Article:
B.C. is best when it comes to U14 club basketball in the west and now a pair of Lower Mainland teams will see how they stack up against the rest of Canada.
VK (girls) and BC United (boys) were both victorious in their respective matches against Calgary’s Genesis Basketball on Saturday afternoon as Langley Events Centre hosted the Jr. NBA Canada West Regional final in a matchup of the respective B.C. and Alberta representatives.
The victories – 83-28 for VK and 83-59 for BC United – earn both squads berths to the upcoming Jr. NBA Global Canada Regional Finals. That competitions runs June 13 to 16 and features regional champions from the Atlantic (Newfoundland, Nova Scotia, Prince Edward Island), East (New Brunswick, Quebec), Prairies (Manitoba, Saskatchewan) and Host (Ontario).
At stake will be the coveted opportunity to represent Canada at the Jr. NBA Global Championship August 6 to 11 at the ESPN Wide World of Sports Complex at Walt Disney World near Orlando, Fla. That competition will contain a field of eight U.S. regional representatives and eight international regions (Africa, Asia Pacific, Canada, China, Europe and Middle East, Latin America and Mexico) for both the boys’ field and the girls’ field.
And for one member of the VK girls team, she is more than willing to share just what is at stake in less than two weeks time when both squads arrive in Toronto.
Another VK squad also qualified to represent B.C. last year and that team featured Richmond’s Marina Radocaj who was the lone 13-year-old on the team of 14-year-olds.
And while the rest of that team’s roster graduated to the next age group, Radocaj was eligible for one more crack at earning a ticket to Florida.
The team wound up one game short, losing in the Canadian final to their Ontario counterparts.
“Every single time I practised with this team, I told them, I want to get back and I don’t want to lose again, I want to go to Orlando,” she said following Saturday’s victory. “This was the only thing I focused on since the start of the (club) season.”
Despite losing in the final (and being a year younger than most of the players) Radocaj showed so well she earned most valuable player honours.
And the scary thing for the competition could be the fact VK boasts a deep and talented roster. That was on display in Saturday’s final as VK rattled off the first dozen points and led 27-1 after one quarter. Genesis did not reach double digits until they hit a pair of free throws to open the second half.
Caitlin Kippan led the way with 18 points while Avery Sussex had a dozen points and Caleigh Reimer and Maggy Curtis had 11 apiece, giving the team four double-digit scorers.
“They are talented kids and it is pretty easy for us as coaches when you have that much talent to work with,” said VK’s Paul Langford, who coaches the team alongside his brother Bruce. “All these kids come from really good basketball programs, a lot of them have played in VK for the last few of years, they have had good coaching.”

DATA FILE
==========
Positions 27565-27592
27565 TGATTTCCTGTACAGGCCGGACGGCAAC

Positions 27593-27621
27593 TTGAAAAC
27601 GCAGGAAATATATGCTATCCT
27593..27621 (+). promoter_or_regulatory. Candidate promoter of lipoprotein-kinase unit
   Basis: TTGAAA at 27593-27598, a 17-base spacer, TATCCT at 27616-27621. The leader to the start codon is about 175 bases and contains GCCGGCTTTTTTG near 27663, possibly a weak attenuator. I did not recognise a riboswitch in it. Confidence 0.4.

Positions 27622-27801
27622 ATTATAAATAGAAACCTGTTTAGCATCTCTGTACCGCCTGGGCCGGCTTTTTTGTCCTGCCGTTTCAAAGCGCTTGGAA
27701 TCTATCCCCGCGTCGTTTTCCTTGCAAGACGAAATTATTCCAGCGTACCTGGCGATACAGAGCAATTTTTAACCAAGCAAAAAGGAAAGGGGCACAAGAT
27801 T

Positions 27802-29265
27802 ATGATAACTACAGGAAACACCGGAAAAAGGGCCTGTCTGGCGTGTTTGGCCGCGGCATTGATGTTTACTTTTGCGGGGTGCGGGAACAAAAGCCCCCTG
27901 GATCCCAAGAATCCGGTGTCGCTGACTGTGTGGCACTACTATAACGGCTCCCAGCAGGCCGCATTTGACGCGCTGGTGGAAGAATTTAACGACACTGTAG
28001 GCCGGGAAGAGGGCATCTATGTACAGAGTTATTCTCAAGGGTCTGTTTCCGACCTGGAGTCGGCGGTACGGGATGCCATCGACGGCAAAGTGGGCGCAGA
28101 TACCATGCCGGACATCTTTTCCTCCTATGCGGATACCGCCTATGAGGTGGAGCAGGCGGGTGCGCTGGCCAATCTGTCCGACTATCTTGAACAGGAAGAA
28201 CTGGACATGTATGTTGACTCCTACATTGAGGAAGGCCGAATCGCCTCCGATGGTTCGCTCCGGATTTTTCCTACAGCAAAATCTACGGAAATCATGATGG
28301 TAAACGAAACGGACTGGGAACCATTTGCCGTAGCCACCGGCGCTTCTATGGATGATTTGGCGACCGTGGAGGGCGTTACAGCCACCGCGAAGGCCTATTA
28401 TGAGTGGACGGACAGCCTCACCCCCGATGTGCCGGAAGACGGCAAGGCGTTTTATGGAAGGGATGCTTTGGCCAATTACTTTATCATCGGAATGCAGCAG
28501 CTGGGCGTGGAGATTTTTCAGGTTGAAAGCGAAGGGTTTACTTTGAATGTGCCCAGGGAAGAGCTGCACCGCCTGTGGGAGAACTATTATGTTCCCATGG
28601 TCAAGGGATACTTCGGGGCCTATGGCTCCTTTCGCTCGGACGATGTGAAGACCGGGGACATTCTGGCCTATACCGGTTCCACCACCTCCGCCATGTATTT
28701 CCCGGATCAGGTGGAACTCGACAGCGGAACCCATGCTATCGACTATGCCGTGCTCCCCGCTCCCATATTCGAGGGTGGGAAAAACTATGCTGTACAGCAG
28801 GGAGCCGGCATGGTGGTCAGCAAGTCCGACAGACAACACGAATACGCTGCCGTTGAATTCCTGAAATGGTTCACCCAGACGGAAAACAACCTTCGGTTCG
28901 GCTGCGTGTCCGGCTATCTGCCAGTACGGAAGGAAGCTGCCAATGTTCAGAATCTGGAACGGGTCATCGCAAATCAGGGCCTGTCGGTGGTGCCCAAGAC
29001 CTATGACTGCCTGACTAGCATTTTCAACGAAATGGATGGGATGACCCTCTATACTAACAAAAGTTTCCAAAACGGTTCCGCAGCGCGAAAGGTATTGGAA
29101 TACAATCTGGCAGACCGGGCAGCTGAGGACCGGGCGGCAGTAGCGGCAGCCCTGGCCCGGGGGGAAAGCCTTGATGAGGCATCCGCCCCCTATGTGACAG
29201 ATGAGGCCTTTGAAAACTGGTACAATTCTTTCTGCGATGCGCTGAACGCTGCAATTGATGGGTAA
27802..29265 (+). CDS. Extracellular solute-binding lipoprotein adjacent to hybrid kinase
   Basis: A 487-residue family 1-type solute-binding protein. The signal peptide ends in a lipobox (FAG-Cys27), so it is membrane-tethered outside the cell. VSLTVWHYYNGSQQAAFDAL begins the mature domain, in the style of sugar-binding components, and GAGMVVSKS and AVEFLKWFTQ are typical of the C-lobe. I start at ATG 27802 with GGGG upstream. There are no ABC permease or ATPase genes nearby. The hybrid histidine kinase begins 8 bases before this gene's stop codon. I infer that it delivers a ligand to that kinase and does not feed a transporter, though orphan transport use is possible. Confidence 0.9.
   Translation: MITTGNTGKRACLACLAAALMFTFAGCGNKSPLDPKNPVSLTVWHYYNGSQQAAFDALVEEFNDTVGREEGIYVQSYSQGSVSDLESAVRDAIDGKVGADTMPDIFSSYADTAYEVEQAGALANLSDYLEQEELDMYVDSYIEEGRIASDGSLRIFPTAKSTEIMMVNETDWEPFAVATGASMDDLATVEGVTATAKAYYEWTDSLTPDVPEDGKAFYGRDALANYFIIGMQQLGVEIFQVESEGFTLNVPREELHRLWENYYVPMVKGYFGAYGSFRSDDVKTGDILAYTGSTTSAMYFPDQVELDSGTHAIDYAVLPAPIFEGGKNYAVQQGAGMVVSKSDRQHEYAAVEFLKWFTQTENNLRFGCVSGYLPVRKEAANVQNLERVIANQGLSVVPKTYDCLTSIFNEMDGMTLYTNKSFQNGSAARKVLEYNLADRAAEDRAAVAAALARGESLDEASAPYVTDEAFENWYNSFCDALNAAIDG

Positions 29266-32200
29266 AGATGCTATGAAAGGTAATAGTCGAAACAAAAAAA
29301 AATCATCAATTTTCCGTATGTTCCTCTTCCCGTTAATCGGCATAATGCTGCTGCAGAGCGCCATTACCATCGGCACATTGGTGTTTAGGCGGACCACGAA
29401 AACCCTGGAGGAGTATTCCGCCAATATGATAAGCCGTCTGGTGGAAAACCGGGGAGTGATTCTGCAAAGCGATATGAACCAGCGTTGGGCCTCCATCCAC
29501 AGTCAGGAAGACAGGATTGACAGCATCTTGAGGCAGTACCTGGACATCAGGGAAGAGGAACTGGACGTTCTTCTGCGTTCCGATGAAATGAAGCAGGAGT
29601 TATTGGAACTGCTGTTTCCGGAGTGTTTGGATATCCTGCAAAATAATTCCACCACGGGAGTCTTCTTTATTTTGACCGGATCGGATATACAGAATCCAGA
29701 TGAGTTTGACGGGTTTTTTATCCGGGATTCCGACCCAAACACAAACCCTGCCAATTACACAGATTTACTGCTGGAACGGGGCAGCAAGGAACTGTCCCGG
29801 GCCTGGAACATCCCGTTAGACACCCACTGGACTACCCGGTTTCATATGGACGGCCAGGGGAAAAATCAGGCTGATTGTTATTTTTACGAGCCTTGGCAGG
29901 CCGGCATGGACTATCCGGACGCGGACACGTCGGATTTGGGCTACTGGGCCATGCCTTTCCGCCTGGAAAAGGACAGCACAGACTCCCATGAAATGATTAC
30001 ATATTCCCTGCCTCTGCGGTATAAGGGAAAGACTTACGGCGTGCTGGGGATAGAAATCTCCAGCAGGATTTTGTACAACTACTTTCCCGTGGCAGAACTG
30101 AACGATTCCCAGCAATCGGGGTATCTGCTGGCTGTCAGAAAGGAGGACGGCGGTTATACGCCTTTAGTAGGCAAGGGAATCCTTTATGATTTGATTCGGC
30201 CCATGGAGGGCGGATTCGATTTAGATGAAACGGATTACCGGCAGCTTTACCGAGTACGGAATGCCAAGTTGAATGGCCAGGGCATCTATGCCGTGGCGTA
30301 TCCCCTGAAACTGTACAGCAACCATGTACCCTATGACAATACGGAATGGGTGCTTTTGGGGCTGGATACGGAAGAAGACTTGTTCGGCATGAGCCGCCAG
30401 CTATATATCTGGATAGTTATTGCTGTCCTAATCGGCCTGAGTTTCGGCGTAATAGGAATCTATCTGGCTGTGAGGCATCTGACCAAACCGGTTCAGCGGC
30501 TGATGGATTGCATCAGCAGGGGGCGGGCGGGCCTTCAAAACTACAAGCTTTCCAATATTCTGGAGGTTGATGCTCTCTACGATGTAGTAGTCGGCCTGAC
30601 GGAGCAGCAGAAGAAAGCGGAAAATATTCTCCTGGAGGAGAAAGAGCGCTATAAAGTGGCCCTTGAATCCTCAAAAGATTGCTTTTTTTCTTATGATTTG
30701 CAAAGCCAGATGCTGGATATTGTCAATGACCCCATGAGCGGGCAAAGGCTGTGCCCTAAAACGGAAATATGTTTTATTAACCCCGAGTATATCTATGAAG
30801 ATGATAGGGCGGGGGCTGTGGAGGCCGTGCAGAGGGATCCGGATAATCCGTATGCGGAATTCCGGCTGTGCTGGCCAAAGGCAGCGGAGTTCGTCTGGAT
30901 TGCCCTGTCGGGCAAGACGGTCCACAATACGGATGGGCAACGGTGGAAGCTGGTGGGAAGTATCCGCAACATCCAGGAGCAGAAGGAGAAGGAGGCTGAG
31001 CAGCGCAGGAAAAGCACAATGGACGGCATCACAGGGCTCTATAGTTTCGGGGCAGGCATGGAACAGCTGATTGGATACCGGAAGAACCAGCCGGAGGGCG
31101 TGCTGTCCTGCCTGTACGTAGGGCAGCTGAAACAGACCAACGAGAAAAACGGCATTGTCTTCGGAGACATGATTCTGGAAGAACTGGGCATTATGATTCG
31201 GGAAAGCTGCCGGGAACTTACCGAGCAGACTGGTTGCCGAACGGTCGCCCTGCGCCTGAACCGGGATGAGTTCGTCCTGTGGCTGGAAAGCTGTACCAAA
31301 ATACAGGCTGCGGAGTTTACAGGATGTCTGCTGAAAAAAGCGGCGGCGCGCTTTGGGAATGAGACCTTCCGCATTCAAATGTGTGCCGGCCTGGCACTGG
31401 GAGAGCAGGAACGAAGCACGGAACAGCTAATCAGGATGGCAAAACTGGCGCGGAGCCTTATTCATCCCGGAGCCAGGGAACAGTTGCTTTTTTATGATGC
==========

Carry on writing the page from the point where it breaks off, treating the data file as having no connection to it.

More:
In the boys’ game, BC United jumped out to a 19-6 lead after one quarter before Genesis cut the gap down to as low as five points early in the second quarter. The score was 35-26 at the half but BC United opened the third quarter on a 15-2 run and never looked back, winning 83-58.
“We have been training for this,” said Rupinder Dahia, who coaches the squad alongside Karlo Villanueva. “The boys are primed, they are hungry, the want to compete.”
Mikyle Malabuyo led the BC United offence with 22 points, Oseghale Ehizode had 18 and Brady Lau added 14.
The team is made up entirely of 14-year-olds and their strength comes from battling hard in practice each day. The roster is made up of players from the Lower Mainland and Fraser Valley.
“We got to war in practice every day, we go five-on-five against each other and just leave it all out on the court,” Dahia said.
Prior to this season, they were scattered among a trio of basketball clubs (AthElite Basketball, 3D Basketball and Vancouver Sports Academy) before the coaches decided to merge the three into one for a better shot at advancing in the Canadian regionals.
“They all battled each other a couple of months ago at provincials. We decided to form a team to give ourselves a better opportunity to compete and show (the rest of Canada) what we can do,” Dahia said.
Last year, the first year of the Jr. NBA program, AthElite represented the West but came up short when it came time for the Canadian regionals.
The VK roster consists of Grace Bradshaw (Langley), Natalie Curley (Mission), Maggy Curtis (Abbotsford), Alexis Hart (Coquitlam), Caitlin Kippan (Richmond), Malia Lenz (Abbotsford), Marina Radocaj (Richmond), Caleigh Reimer (Abbotsford), Tia Rowell (Langley) and Avery Sussex (Coquitlam).
The BC United roster features Tarrence Booker (New Westminster), Andy Chen (Burnaby), Declan Cutler (North Vancouver), Oseghale Ehizode (Surrey), Marcus Flores Besseling (White Rock), Brady Lau (Burnaby), Mikyle Malabuyoc (Vancouver), Arpan Sidhu (Vancouver), Gurshan Sran (Surrey) and Zachary Zapanta (Richmond).